The fire season has started again this year and a state of emergency already declared in one Indonesian province on the island of Sumatra. Although the government has pledged to bring these fires under control and prosecute companies responsible, the outlook for orang-utans looks bleak. The Sumatran orang-utan population has shrunk by 80 per cent in 75 years, while Bornean numbers have declined by 50 per cent in the past 60 years.
Fires are not the only threat to their future, but Indonesia’s rainforests and the wildlife that depends on this habitat for survival, will have a better chance to replenish and recover if the environmental catastrophe of last year proves to be an aberration of the past.
In the meantime, the sanctuaries and rehabilitation centres will continue to be the most accessible and reliable locations for photographing these gentle tree-dwelling apes in the last wild remnants of their rainforest realms.
Place extra packets of silica gel in your camera bags to soak up the moisture in the atmosphere.
Zoom in on the faces of orang-utans to make frame-filling portraits. The animals have many human-like expressions and features, so close focusing will capture the detail and character of their faces.
Use a monopod instead of a tripod. Not only will it give added stability with ease, but it can also double up as a handy walking pole to aid trekking in the uneven jungle terrain.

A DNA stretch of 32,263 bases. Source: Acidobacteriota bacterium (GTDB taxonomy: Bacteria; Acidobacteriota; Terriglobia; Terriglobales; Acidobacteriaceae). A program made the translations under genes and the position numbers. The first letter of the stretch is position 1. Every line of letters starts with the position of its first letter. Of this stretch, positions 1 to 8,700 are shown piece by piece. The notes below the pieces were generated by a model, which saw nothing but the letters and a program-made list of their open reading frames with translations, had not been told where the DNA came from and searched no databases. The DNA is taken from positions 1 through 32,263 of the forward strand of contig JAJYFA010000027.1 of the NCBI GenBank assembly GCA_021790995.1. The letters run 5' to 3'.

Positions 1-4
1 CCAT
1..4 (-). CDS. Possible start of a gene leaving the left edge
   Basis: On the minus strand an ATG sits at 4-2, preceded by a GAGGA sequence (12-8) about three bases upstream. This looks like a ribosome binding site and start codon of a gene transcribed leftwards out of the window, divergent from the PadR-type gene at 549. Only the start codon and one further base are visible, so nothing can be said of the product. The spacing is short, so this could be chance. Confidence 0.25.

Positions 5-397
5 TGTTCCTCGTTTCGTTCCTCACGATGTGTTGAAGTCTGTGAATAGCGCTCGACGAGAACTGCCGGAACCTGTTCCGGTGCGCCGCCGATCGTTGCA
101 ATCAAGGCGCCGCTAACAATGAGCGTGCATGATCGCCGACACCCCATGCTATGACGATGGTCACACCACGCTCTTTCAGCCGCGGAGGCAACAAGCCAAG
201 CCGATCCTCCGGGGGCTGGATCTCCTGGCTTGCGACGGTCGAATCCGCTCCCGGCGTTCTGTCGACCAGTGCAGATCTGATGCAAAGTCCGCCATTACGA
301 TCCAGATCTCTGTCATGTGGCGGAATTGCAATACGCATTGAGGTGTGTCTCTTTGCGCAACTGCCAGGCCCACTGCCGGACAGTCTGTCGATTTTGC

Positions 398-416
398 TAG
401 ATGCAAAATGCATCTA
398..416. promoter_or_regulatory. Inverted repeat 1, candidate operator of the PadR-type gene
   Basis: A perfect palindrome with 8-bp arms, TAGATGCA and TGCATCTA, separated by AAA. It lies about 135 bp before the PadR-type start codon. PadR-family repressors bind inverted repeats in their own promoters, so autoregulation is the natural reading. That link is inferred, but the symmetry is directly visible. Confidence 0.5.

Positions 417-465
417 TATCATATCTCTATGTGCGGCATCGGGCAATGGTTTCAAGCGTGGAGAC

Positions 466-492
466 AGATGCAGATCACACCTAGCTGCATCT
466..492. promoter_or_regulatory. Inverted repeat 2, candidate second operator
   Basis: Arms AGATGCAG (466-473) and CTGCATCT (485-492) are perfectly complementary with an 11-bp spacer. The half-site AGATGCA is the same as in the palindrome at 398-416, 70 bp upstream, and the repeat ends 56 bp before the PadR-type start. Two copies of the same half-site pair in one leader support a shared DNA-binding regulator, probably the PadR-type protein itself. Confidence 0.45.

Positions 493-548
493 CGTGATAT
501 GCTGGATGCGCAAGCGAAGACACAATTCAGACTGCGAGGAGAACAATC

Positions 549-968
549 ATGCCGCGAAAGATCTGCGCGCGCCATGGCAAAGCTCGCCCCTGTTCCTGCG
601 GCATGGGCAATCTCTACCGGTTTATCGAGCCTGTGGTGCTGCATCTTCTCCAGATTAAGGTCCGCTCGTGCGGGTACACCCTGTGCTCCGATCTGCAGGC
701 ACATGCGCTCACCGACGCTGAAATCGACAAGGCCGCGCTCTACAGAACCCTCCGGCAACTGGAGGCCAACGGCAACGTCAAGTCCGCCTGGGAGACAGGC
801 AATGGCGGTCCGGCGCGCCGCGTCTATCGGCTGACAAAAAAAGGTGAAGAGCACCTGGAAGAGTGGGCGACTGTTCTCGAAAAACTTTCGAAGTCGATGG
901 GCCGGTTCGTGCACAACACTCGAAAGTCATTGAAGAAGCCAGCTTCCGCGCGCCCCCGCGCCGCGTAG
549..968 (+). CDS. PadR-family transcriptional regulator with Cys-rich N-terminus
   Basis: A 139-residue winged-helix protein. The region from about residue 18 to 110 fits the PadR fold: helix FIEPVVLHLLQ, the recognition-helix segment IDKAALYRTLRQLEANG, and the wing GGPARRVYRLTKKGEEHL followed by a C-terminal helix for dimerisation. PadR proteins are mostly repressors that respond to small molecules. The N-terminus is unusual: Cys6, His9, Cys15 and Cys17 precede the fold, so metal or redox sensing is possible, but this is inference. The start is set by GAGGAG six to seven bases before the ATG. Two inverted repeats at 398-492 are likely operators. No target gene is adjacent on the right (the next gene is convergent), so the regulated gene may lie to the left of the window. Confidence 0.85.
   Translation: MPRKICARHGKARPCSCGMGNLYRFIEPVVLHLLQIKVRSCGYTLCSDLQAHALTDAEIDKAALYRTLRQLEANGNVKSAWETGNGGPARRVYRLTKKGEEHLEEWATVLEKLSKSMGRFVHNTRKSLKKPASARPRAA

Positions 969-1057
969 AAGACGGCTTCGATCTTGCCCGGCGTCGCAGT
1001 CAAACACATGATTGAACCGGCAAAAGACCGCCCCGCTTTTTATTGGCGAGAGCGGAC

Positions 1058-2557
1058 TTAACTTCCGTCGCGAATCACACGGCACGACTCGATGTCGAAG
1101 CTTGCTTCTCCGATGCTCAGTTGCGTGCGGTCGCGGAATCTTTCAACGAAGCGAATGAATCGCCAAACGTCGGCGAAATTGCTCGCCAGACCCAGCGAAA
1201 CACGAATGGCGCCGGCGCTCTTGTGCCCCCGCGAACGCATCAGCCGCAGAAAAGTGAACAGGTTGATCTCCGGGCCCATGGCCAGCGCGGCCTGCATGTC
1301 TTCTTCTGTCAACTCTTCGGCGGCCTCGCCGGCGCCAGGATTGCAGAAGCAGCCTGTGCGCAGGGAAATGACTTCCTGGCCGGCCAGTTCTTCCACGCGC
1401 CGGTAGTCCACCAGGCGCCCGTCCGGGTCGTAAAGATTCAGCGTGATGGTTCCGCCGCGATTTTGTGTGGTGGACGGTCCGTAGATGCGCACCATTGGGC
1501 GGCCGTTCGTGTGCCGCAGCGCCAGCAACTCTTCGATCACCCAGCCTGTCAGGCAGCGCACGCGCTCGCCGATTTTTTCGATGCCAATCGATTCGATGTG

Constantly change lenses. By keeping lens changes to a minimum you reduce the risk of jungle moisture getting onto the camera mirror, image sensor, or the rear lens element. Use zoom lenses instead.
Take more gear than you need to. Equatorial jungles are very hot and humid, so travel light, move slowly, carry plenty of water and wear good quality walking boots.
Rely on your camera’s automatic metering for an accurate exposure reading. Make a spot meter reading from the orang-utan’s face, while focusing on the eyes and use a stop exposure to record more details hidden in the shadows.
Orang-utan Rescue by Sean Whyte and Alan Knight; G2 Entertainment; £20 (hardback)
The Intimate Ape: Orang-utans and the Secret Life of a Vanishing Species by Shawn Thompson; Citadel Press; £10.99 (softback)
Orang-utans by Robert Shumaker; Colin Baxter Photography; £9.99 (softback)
Accessory option: Monopod
Instead of hitting the trail with a walking pole, photographers often choose a monopod. The prime purpose is to provide stability for the camera, but it also doubles up as a support for your own weary limbs. Manfrotto makes a wide selection with padded foam grips and hand straps. A good value model is the 294A4 aluminium 4-section (£40), which weighs just 540g, yet has a load capacity of 5kg. Maximum height extension is 151cm and closed length just 49cm.
Lens option: Telephoto zoom
Affordable telephoto lenses have become a reality recently with the launch of 150-600mm zooms. Sigma has two versions of its 150-600mm f/5-6.3 DG OS HSM. The larger, ‘Sport’ model (£850) is weather-sealed, while the smaller and lighter ‘Contemporary’ version (£740) leaves out the seals, but costs around £110 less. Both lenses feature built-in optical stabilisation (OS).
Camera option: Weather-sealed DSLR
The high humidity of tropical rainforests means a weather-sealed DSLR will keep moisture at bay. The Nikon D750 (£1,150 body only) is one such example and also an excellent choice for the low light levels deep within the jungle, thanks to its impressive ISO range of 100-12,800 (extendable to 50-51,200). It is also the first pro model Nikon to include a tilting monitor and has a lightweight carbon fibre and aluminium body frame.
This was published in the May 2016 edition of Geographical magazine.